Friday, February 9, 2007

History of Micro Finance – Grameen Bank

Mohammed Yunis, the 2006 winner of the Nobel Peace Prize, as a young economics professor in the mid 70s was the Head of the Rural Economics Program at the University of Chittagong in Bangladesh. During that time the country was going through a famine. He found this quite frustrating as after all of his education he had no tools that enabled him to help solve the situation.

He went out and made a list of all the very poor people he knew. He had 42 people on his list and after talking to them he determined that for all of them put together they needed a total of $27 to improve their situation. So he loaned them each the money they needed out of his own pocket. They each paid the money back and improved their life.

One person was a lady who made bamboo chairs. She did not have the few cents needed to buy the materials to make her chairs each day. So she borrowed the money from a money lender who required that she sell her chairs to him at a drastic discount to the market. This kept her in a poverty trap of never being able earn enough money to buy her own materials and sell her chairs at market price and thus earn a much more livable wage. Dr. Yunis loaned her the money to buy the materials herself and from the profits she made by selling her chairs at the market price she was able to pay back her loan and break out of the poverty trap.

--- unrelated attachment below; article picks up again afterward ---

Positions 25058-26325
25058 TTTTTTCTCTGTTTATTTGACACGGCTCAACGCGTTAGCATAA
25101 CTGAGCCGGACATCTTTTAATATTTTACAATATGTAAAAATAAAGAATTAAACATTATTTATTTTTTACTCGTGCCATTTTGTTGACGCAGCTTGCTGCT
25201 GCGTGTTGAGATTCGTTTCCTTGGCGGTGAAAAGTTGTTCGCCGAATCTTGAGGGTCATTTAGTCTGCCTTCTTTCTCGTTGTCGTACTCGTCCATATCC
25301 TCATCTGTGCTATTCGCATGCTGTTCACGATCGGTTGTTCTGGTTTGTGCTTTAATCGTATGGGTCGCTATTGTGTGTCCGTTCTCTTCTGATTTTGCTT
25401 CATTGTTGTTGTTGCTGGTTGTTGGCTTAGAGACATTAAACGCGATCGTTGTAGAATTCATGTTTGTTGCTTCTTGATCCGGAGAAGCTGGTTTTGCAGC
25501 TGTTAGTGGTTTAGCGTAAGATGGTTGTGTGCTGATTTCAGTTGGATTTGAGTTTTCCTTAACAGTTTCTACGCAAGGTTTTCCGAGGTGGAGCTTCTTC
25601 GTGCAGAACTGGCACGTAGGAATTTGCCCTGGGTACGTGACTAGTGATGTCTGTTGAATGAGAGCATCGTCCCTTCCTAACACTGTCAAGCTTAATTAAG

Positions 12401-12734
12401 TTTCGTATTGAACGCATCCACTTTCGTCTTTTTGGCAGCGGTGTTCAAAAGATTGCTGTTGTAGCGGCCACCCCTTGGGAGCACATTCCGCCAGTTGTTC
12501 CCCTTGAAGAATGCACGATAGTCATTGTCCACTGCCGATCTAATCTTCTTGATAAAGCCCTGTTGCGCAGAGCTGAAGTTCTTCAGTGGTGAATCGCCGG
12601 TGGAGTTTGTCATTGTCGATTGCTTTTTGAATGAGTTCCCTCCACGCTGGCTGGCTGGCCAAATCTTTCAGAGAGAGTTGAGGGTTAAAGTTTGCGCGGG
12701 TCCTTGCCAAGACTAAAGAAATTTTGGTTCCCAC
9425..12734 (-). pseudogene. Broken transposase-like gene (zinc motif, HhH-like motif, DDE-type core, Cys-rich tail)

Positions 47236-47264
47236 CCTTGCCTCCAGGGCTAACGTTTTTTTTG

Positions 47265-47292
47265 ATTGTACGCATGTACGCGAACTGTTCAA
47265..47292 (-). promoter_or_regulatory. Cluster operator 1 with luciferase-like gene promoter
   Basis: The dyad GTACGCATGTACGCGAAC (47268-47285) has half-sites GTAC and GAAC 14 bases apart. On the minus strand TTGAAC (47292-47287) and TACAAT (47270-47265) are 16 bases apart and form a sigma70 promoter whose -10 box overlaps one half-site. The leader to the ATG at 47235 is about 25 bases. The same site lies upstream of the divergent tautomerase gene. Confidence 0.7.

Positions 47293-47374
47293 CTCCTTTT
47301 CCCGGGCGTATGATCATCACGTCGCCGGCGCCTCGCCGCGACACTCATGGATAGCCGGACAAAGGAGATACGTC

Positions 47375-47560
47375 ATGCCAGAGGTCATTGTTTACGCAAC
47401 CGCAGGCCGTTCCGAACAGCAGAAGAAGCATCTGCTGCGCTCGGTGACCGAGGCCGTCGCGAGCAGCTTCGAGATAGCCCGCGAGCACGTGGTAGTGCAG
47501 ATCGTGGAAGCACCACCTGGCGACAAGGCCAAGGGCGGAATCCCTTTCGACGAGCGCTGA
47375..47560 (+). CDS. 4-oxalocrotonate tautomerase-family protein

This was the beginning of GRAMEEN BANK which was founded by Dr. Yunis.

Based on the information I have the bank has had a total of 6.61 million borrowers 97 per cent of which are women. The bank has 2,226 branches. It works in 71,371 villages with a total staff of 18,795. The amount of loans disbursed by Grameen Bank, since inception, is US$ 5.72 billion. $ 5.07 billion has been repaid. Currently they have outstanding loans of $ 457.52 million

You can get more information about Grameen Bank at


Aaron said...

I was reading more on this. There is an article in Ode Magazine about a woman in India named Jaya Arunachalam. She is a women's right advocate and praises the microcredits but also says it's not enough so she started an organization that offers microinsurance to help deal with a lot of the 'personal shocks that can occur to drag those who use microcredits back in to poverty (i.e. sickness, accidents, epidemics, natural disasters)'

I guess one could say the microinsurance was born from microcredits. There was a need and the consumer is starting to get to the point where they can financially support there own needs (like insurance)

John said...

Hi Aaron. Micro Insurance. Cool. Sounds like a good idea. I think I've heard of some microcredit organizations building this type of thing into the loan payment.